Economy: A financial information giant has named the Grand Duchy one of the world’s 20 most innovative countries.
Luxembourg has placed 16th in Bloomberg’s Global Innovation Index. The worldwide financial news and data firm “examined more than 200 countries and sovereign regions to determine their innovation quotient” and released the top 50 on Friday.
The Grand Duchy was listed above the 18th placed UK and 17th ranked Canada, and below 15th placed Belgium and 14th ranked Russia.
Luxembourg scored highly in several “determining factors” used to calculate the index, including coming first in productivity, defined as “GDP per employed person, per hour worked”.
The Grand Duchy also was 9th in researcher concentration, the number of “R&D researchers per one million people”, 12th in high-tech density, the number of high-tech firms as a proportion of listed firms, and 22nd in R&D intensity, the amount spent on “research and development as a percentage of gross domestic product.”
Weak education results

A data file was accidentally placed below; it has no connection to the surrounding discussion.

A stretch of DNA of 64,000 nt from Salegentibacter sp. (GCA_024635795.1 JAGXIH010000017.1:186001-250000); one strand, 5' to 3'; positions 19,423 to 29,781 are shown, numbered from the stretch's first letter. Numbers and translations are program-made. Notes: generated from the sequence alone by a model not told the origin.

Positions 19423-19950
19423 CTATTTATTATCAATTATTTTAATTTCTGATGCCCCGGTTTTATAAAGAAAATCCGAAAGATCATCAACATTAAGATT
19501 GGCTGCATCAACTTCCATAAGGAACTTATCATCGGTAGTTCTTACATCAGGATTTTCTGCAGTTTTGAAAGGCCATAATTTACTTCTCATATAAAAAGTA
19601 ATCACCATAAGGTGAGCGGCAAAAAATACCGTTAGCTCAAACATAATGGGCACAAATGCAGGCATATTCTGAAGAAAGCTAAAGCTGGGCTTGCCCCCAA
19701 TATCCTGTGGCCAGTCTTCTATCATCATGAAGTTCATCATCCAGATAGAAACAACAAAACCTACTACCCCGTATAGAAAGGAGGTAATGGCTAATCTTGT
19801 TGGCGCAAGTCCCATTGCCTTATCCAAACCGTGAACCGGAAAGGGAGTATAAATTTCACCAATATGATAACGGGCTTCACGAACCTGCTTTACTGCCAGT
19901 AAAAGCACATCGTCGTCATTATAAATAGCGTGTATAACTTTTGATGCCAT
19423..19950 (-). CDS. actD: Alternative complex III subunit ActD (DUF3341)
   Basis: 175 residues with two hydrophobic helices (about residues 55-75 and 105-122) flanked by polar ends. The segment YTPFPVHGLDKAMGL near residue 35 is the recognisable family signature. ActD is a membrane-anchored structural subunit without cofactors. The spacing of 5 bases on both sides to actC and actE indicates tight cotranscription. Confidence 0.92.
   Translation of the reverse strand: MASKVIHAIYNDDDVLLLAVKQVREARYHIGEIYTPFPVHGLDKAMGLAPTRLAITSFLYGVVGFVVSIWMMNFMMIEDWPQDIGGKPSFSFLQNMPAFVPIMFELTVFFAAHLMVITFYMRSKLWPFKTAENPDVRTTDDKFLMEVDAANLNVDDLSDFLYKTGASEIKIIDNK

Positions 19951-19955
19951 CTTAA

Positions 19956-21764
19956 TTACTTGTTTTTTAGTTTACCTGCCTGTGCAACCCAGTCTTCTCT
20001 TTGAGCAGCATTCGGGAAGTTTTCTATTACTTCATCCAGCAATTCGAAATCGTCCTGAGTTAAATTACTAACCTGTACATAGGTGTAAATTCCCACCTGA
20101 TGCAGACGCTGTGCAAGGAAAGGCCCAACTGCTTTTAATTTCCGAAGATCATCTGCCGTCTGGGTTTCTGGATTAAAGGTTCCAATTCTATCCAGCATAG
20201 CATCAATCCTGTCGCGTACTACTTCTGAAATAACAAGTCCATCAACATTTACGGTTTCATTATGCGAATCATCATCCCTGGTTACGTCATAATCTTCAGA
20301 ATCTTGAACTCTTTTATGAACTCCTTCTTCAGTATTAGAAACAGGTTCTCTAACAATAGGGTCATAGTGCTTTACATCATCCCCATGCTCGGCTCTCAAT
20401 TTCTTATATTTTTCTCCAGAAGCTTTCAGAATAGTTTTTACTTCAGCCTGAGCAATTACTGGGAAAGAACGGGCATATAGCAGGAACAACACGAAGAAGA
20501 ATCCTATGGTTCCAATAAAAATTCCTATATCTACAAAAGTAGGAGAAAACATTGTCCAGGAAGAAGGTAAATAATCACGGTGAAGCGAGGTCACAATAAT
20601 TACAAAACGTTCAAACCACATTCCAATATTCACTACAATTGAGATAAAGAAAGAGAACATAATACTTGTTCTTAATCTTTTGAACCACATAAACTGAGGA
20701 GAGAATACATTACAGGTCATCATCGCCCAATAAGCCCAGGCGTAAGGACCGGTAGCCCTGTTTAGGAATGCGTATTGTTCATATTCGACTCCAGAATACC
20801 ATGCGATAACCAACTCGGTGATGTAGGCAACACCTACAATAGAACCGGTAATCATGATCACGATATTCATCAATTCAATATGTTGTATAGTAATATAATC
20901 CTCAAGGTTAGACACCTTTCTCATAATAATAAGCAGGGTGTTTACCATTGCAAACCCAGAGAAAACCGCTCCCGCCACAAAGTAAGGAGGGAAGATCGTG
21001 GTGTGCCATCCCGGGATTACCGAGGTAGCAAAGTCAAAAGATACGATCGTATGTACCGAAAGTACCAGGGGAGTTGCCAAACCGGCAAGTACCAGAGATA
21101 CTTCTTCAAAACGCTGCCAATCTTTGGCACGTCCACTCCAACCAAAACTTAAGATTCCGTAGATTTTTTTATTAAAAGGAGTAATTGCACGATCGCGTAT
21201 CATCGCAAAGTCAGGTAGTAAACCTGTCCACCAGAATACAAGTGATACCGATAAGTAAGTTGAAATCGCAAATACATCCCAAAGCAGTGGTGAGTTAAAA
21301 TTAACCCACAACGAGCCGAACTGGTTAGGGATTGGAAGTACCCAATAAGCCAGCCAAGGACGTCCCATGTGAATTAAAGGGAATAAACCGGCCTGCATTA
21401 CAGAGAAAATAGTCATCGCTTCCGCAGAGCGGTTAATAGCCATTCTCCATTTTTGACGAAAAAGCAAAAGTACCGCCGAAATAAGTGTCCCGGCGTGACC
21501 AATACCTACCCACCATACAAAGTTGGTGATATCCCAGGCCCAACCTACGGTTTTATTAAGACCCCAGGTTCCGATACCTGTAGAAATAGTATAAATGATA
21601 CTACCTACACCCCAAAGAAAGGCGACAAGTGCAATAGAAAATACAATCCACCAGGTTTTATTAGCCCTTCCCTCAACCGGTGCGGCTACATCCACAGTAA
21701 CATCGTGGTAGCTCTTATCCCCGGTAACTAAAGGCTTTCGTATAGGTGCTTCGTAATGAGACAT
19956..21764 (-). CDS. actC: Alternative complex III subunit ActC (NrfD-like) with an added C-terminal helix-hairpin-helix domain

Luxembourg fared less well on “tertiary efficiency”, where it was 53rd in the success of its secondary and post-secondary school students. It was 55th in patent activity per capita, and 84th in manufacturing capability, which measured high-tech value add “as a percentage of total manufactured exports.”
In the overall global rankings, Anglophone and Nordic countries also placed well. New Zealand placed 28th, Australia was 22nd, Ireland was 12th and Canada was 17th, while Iceland placed 20th, Norway was 13th, Denmark was 9th, Sweden was 5th and Finland was 4th.
Among Asian leaders, China was 29th, Singapore placed 7th and Japan was 6th.
France was 10th worldwide, with Germany ranked 3rd, South Korea was 2nd and the US took top place.